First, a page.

Thursday, June 28, 2007

Yes, There Were Unsavorable Jews

No one single national group is immune to problems of individuals.

Like this guy:-

Joseph Silver or Joseph Lis, was born in 1868, in the smallish Jewish community of Kielce, in south-eastern Poland. Both Silver’s father and grandfather engaged in various kinds of petty criminality; but young Joseph was not to be confined either to the place of his birth or to the minor misdeeds of his progenitors. Joining the tide of poverty-stricken Jews fleeing westwards, at the turn of the last century, from the systematized exclusions and state-sponsored pogroms of Eastern Europe, he arrived in London at the age of sixteen.

Over the next thirty-five years he was to be repeatedly imprisoned for his crimes in a variety of countries – among them Britain, the United States, the Transvaal Republic, the Cape Colony, the Orange Free State, the former German West Africa, Germany itself, France, Belgium, Brazil (with a sustained sideways excursion to Chile), and then Britain and the United States once again. His chief occupation throughout was that of brothel-keeper and trafficker in women; his stock in trade usually consisted of handfuls of Jewish women recruited for the industry either from the utter destitution of the Pale of Settlement alongside the Russian border, or from the sweatshops of the West.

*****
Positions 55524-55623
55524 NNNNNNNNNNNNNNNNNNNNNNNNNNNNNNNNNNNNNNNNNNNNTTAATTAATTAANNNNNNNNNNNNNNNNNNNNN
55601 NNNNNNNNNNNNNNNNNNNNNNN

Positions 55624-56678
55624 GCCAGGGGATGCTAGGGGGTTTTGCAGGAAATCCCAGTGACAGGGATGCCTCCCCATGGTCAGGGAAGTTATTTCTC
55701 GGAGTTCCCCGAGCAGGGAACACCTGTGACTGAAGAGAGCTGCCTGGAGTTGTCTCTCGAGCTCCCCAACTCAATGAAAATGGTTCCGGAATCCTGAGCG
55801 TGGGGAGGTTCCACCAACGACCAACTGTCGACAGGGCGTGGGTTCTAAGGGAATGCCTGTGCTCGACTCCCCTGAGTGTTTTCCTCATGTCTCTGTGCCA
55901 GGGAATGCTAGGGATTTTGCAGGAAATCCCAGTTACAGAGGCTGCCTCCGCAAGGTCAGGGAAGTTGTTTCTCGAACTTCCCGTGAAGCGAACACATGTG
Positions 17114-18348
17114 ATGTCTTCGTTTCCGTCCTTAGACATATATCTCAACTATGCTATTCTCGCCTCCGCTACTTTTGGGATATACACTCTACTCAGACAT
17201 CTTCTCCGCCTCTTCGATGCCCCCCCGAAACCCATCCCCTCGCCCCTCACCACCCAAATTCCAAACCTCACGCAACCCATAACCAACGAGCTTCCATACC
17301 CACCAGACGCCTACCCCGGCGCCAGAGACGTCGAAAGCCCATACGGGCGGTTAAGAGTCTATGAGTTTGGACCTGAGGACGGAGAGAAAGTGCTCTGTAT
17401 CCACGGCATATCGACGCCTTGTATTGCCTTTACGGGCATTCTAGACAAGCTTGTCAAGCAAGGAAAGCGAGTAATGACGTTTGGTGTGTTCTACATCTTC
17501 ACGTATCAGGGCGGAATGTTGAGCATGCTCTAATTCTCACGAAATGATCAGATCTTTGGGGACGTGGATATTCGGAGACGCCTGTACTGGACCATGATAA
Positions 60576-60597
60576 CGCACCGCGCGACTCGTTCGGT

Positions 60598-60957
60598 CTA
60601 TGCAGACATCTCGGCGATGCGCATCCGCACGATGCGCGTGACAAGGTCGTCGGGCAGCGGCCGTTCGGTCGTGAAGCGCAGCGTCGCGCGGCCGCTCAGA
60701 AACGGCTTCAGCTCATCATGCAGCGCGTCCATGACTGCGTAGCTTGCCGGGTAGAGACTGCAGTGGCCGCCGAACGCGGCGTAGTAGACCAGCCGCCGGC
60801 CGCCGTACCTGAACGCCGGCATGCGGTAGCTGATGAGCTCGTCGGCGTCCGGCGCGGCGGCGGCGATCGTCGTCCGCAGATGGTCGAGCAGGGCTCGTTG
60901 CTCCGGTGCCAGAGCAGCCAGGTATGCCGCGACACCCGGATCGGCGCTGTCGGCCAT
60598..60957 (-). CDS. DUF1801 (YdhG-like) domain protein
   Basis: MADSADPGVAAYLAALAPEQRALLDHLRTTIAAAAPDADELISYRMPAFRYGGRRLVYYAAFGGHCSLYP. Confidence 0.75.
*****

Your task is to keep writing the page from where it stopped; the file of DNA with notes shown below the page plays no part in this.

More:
But he was always ready to turn his hand to auxiliary activities, whenever the opportunity arose: burglary; gambling; brawling; selling friends and enemies down the river; corrupting police and licensing authorities; beating up the women in his power; constantly keeping his eye open for further female “remounts”, either to sell on to other pimps or as substitutes for those who had become too worn out by illness and drink to be of further use to him.

In the midst of the First World War he chose, for unexplained reasons, to return from the United States, via neutral Holland, to his birthplace, Kielce, where he fell foul of the Austrian forces which were then in control of that part of Poland. On this occasion, however, he was unable to get away with a brief sentence, as he had done surprisingly often elsewhere. About a year after his “homecoming”, the Austrians transferred him to the larger garrison town of Przemysl, where he was sentenced to death and executed, either for espionage, or theft, or possibly both.

But was Joseph Silver none other than Jack the Ripper, Britain’s most notorious serial killer?

Read Charles van Onselen
The world of Joseph Silver - racketeer and psychopath
656pp. Cape.

1 comment:

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